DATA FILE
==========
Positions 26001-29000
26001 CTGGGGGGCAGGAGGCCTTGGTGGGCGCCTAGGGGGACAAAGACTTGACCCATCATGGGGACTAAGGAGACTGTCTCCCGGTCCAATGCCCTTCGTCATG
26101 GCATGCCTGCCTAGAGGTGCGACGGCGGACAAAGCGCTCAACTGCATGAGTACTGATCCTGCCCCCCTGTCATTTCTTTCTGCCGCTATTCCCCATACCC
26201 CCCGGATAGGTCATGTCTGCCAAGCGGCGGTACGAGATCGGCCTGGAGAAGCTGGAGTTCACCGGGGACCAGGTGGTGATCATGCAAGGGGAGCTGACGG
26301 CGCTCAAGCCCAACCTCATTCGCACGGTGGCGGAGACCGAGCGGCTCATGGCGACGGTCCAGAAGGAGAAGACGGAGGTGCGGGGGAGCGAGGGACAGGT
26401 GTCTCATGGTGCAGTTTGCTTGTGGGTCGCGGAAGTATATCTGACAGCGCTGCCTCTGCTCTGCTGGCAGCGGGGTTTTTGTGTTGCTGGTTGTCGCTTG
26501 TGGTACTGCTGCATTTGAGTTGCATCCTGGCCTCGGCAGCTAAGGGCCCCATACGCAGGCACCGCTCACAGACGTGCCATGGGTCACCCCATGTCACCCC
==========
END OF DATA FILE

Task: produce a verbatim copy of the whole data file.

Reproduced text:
Positions 26001-29000
26001 CTGGGGGGCAGGAGGCCTTGGTGGGCGCCTAGGGGGACAAAGACTTGACCCATCATGGGGACTAAGGAGACTGTCTCCCGGTCCAATGCCCTTCGTCATG
26101 GCATGCCTGCCTAGAGGTGCGACGGCGGACAAAGCGCTCAACTGCATGAGTACTGATCCTGCCCCCCTGTCATTTCTTTCTGCCGCTATTCCCCATACCC
26201 CCCGGATAGGTCATGTCTGCCAAGCGGCGGTACGAGATCGGCCTGGAGAAGCTGGAGTTCACCGGGGACCAGGTGGTGATCATGCAAGGGGAGCTGACGG
26301 CGCTCAAGCCCAACCTCATTCGCACGGTGGCGGAGACCGAGCGGCTCATGGCGACGGTCCAGAAGGAGAAGACGGAGGTGCGGGGGAGCGAGGGACAGGT
26401 GTCTCATGGTGCAGTTTGCTTGTGGGTCGCGGAAGTATATCTGACAGCGCTGCCTCTGCTCTGCTGGCAGCGGGGTTTTTGTGTTGCTGGTTGTCGCTTG
26501 TGGTACTGCTGCATTTGAGTTGCATCCTGGCCTCGGCAGCTAAGGGCCCCATACGCAGGCACCGCTCACAGACGTGCCATGGGTCACCCCATGTCACCCC